Signs of depression

Symptoms used to diagnose depression are the same regardless of gender, although complaints vary from person to person.

Depression can manifest differently in different people, causing sadness and a loss of interest in once pleasurable activities. Symptoms used to diagnose depression are the same regardless of gender, although complaints vary from person to person.

Fatigue — Depressed people undergo a series of physical and emotional changes, including fatigue and psychomotor retardation, which is a slowing down of physical movements, speech and thought processes.

Sleep problems — Sleeping too much or too little, insomnia, waking up very early or excessive sleeping are common depression symptoms.

Stomachache or backache — Health problems, such as constipation or diarrhea, and headaches and back pain are common in the depressed.

Irritability — Instead of seeming down, men who are depressed often exhibit signs of irritability. Negative thoughts are a common aspect of depression.

Difficulty concentrating — Psychomotor retardation can slow down the ability to process information, thereby impairing concentration on work or other tasks.

Anger or hostility — Some men manifest depression by being hostile, angry or aggressive. Anger and hostility are different than irritability. Anger tends to be a stronger emotion.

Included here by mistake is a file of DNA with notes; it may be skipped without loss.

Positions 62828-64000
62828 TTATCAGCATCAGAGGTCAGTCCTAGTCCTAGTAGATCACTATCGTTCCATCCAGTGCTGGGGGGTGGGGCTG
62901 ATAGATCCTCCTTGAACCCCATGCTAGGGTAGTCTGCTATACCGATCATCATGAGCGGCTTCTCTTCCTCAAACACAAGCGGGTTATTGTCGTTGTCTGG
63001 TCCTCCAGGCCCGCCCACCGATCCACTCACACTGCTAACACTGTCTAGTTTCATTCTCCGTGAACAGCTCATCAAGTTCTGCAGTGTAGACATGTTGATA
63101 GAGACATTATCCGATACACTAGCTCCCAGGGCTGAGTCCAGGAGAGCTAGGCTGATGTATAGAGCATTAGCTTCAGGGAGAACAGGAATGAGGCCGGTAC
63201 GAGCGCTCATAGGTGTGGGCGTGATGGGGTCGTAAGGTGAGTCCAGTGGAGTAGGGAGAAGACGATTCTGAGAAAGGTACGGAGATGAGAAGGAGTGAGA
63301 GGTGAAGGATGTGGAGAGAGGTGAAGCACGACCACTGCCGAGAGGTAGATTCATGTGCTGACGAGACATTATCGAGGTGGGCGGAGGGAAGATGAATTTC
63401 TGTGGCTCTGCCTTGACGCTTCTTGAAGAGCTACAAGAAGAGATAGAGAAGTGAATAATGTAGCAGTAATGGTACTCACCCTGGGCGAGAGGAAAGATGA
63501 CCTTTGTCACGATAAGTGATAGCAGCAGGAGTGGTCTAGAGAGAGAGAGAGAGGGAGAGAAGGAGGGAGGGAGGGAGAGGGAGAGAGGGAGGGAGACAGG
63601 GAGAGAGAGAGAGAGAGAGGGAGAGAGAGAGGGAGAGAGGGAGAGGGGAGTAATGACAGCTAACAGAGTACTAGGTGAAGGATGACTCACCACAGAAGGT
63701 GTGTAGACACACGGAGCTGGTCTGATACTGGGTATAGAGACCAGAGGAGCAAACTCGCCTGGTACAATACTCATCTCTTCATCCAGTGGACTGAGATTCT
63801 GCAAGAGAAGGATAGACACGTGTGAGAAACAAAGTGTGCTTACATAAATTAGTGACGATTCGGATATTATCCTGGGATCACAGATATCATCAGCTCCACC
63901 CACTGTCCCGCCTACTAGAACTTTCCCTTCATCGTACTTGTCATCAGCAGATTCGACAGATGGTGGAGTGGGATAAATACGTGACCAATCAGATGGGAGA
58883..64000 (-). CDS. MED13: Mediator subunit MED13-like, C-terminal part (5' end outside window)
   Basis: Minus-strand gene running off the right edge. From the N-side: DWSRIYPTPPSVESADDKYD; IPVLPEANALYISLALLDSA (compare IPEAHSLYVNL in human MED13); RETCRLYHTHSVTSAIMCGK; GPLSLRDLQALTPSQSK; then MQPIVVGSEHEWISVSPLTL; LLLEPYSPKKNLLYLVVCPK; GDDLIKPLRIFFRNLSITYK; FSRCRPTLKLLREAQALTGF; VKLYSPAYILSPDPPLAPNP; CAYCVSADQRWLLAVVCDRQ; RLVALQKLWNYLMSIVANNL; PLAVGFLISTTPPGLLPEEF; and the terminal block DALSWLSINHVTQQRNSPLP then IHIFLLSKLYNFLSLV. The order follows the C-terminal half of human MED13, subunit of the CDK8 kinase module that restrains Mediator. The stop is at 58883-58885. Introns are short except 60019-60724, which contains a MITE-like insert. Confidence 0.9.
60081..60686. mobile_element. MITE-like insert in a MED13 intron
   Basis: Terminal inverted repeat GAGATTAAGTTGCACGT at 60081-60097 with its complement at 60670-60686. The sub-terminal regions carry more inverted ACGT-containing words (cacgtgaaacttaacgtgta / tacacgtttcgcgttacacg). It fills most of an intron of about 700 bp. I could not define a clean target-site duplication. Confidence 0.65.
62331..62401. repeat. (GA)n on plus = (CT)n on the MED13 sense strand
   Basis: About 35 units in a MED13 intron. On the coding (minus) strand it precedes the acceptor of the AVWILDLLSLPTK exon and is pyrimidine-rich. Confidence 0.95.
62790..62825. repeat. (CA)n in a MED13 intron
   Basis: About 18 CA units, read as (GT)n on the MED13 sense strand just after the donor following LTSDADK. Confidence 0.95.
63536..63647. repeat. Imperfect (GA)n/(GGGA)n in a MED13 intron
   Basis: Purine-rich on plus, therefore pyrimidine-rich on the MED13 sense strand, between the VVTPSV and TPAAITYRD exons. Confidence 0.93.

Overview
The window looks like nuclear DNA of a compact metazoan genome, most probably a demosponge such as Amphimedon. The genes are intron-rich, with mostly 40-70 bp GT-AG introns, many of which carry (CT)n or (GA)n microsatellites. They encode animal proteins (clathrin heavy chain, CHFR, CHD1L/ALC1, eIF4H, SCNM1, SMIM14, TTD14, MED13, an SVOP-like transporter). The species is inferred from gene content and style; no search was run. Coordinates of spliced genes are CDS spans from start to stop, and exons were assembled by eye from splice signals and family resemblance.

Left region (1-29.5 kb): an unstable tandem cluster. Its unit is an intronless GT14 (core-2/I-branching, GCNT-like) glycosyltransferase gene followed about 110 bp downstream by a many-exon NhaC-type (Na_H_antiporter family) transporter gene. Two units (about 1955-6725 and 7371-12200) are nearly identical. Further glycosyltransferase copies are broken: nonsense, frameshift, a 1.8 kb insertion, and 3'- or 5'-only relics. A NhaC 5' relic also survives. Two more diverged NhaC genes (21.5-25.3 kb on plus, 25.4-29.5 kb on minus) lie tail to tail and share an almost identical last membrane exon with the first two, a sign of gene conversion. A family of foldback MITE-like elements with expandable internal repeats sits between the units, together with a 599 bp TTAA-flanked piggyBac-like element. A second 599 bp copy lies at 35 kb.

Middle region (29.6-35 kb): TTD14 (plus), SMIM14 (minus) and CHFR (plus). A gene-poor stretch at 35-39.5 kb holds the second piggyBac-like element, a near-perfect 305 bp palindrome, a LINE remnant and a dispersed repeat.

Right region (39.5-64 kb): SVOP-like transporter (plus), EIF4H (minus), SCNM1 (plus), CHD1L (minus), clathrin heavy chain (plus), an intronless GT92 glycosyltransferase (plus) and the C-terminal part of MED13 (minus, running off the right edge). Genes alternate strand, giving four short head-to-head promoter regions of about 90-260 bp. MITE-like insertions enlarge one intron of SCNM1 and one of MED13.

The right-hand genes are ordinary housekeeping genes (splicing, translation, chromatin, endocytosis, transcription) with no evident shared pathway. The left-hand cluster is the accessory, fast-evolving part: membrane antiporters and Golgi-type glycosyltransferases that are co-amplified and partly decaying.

Stress — Research has shown that prolonged stress can lead to changes in the body and brain, which in turn can lead to depression.

Anxiety — Research has shown a strong link between anxiety disorders and depression.

Substance abuse — Substance abuse frequently accompanies depression. Research has shown that alcoholics are almost twice as likely to suffer from major depression than people without a drinking problem.

Sexual dysfunction — Depression is a common reason for erectile dysfunction and loss of sexual desire, and it is one symptom that men are inclined not to report.

Indecision — Some people naturally have a hard time making decisions, so an inability to make choices is usually worrisome only if it is a new behavior. Depression can hamper one’s ability to decide.

Suicidal thoughts — Women are more likely to attempt suicide, but men are more than four times as likely to die if they do attempt suicide.

 

Source: Lisa Zamosky at www.health.com.

Reprinted from AzNetNews, Volume 31, Number 1, Feb/Mar 2012.

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